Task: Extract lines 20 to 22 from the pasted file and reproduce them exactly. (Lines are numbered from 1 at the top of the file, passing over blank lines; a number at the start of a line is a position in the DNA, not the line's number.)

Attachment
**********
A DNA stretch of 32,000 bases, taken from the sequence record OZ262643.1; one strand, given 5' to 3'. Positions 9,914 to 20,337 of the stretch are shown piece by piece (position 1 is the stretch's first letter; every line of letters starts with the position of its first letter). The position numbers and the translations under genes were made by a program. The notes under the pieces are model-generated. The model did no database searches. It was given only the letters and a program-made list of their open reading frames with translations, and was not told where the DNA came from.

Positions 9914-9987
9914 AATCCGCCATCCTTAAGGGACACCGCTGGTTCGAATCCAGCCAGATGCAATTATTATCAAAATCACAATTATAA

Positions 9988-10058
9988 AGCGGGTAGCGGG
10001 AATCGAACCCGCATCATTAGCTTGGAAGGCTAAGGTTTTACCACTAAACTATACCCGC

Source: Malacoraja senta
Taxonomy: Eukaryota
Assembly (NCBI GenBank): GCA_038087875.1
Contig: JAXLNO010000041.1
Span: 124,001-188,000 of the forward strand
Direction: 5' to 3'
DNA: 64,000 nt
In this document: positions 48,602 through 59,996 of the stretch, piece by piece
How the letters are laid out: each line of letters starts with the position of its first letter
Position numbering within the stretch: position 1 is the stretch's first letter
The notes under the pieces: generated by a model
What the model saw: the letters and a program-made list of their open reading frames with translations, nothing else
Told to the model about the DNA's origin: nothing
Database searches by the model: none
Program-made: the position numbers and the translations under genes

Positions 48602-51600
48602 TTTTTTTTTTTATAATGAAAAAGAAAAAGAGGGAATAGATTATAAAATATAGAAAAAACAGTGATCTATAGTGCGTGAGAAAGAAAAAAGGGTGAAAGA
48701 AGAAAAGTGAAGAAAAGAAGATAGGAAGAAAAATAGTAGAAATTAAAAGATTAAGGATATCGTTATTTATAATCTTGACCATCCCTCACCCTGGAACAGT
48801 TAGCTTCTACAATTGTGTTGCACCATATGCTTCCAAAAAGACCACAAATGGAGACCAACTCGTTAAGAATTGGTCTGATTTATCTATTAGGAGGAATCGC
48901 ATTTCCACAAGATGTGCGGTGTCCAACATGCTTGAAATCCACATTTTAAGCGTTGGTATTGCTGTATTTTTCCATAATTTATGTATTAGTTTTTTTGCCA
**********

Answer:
Database searches by the model: none
Program-made: the position numbers and the translations under genes

Positions 48602-51600